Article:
Wednesday, November 07, 2012

Liz Murray – Breaking Night, part 2.

Back in January last year, I promised I’d review this book.  At last, here it is.  

Liz Murray is a young, American woman with a Harvard education, and a career as a motivational speaker.  ‘Twas not always so; ‘born to a drug addicted father who was in and out of prison, and an equally dependent mother who was in and out of mental institutions, she seemed destined to become just another tragic statistic,’   (from the jacket flap).  This book is her story.

It is very well written; gripping and compelling (perhaps a little longer than it needed to be, but that’s just a quibble).  I’m pleased to say that there is very little bad language in it, even when quoting friends from life at its worst.  There’s no salacious scenes at all – just some hints about what was going on.  It is refreshing to find someone not glorying in dirt and evil.

It’s refreshing too to read someone determined to take responsibility.  She sees clearly that, however dark our situation, we are responsible for how we react to it – the need to make ‘empowering choices.’  (As I remember, she only lapses once from this, when she says that the addiction of her parents was ‘not their fault’ when it is plain that they had made wrong choices again and again when they had had no need to do so.  But you can forgive a daughter that unconditional love for her parents, surely!)  What I particularly love is that Liz does love her parents, and cherishes their memory – even though it seems to me, an outside reader, that there was very little to love and cherish.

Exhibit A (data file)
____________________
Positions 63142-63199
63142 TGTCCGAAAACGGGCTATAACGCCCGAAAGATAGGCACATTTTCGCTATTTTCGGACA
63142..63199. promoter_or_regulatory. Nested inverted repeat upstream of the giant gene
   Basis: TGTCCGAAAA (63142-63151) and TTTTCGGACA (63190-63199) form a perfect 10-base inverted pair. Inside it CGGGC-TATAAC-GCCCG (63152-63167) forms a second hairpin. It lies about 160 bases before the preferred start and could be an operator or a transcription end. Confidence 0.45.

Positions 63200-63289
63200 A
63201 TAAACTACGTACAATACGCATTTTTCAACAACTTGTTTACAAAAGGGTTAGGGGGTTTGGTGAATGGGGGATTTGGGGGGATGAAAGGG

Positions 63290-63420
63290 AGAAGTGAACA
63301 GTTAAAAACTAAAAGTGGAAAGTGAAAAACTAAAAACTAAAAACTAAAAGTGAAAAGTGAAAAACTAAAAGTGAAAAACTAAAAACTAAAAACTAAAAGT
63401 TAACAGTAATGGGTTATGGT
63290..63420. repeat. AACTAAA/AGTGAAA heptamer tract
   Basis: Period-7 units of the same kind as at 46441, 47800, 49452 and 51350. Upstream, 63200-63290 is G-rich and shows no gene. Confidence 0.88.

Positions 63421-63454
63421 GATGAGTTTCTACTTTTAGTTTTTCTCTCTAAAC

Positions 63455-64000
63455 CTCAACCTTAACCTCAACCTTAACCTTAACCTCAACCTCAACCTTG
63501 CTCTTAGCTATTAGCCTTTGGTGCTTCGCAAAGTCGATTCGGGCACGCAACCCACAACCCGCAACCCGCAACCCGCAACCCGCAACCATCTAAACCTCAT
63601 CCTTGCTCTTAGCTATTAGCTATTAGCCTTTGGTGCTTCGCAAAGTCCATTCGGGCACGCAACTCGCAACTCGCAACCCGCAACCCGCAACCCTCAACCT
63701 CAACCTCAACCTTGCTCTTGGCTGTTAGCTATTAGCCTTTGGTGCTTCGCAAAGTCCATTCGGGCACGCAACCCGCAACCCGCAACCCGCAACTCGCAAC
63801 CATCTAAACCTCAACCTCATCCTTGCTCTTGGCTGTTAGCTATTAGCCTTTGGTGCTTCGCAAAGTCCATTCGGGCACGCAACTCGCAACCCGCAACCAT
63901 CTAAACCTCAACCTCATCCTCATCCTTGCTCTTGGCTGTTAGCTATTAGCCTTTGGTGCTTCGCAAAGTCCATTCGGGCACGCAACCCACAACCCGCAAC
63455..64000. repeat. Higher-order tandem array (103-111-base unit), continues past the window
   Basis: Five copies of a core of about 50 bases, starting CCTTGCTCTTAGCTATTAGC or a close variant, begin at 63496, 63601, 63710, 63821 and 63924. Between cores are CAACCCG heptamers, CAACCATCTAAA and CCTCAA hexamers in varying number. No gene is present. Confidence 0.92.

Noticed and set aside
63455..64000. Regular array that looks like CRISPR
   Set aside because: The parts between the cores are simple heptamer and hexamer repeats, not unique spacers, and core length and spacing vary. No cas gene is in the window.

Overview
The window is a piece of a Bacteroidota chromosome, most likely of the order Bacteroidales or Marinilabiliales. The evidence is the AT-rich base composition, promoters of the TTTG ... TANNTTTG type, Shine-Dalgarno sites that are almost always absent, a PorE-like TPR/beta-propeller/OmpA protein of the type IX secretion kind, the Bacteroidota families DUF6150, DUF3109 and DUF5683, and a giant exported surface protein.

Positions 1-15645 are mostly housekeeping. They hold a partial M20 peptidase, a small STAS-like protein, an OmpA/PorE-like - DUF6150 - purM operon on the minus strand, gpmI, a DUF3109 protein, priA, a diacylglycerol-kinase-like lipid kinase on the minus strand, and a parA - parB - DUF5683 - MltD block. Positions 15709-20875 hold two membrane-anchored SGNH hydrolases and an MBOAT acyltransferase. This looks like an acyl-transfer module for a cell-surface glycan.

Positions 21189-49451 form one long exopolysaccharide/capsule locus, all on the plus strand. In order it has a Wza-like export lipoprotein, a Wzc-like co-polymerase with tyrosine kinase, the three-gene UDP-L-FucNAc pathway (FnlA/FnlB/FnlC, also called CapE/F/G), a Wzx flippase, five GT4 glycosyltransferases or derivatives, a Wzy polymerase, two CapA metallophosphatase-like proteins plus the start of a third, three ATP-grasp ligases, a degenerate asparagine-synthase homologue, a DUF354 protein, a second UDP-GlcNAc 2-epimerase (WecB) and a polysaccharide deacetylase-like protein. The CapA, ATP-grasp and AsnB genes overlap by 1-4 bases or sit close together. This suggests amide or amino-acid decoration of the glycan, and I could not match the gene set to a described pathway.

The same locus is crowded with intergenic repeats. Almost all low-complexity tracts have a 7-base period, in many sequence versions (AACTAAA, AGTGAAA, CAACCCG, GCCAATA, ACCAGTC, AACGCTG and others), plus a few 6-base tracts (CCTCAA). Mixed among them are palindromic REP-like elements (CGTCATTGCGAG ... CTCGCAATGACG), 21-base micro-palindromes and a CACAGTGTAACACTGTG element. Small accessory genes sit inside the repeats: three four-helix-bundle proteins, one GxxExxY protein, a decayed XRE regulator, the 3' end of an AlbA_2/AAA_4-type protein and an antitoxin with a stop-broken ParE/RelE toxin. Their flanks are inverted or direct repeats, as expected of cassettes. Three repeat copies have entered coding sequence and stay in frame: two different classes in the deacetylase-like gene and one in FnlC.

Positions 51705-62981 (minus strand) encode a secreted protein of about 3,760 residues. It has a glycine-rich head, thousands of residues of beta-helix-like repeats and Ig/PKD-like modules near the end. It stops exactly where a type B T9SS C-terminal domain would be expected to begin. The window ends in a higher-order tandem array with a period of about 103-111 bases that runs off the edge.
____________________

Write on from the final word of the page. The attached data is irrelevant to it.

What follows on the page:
So, young Liz found herself sleeping rough often, increasingly dependent on friends who would house her for a night, or nights – and increasingly fearful of the day of the day that it would stop. 

'At what point would I become too much?  When would they start saying no?  this couldn’t go on forever.  And just the thought of being in dire need and having to, one day, hear my friends flat-out say no to my hunger and my need for shelter – and to turn away from my desperation – well, the thought of that rejections was just too much to deal with.  I dreaded that moment of ‘no’ that I sensed was coming.  What does it feel like, the moment someone you love turns you down?  I didn’t want to find out.'

Getting to know a girl called Paige was a turning point.  Paige had been a runaway, but now held down a job, had her own apartment – and pointed Liz to the way out.  After several rejections, Liz enrolled at an ‘alternative high school’ in New York City – a school for anyone who was motivated, with or without money.  There the hard work began, and the climb our of dependence.

Here she tells how the climb took not one decision, but hundreds of day-by-day decisions that are empowering, rather than disempowering.  Early morning, cold and surrounded by sleeping friends – with an hour’s subway ride to get to school – the easy decision was to stay with them, warm, sleepy and – going nowhere.  The empowering decision was to walk away, get to school, and work.  Years of such empowering decisions took her first to Harvard, and then to more success as’ the founder and director of Manifest Living, a company that provides a series of workshops that empower adults to create the extraordinary things in their lives.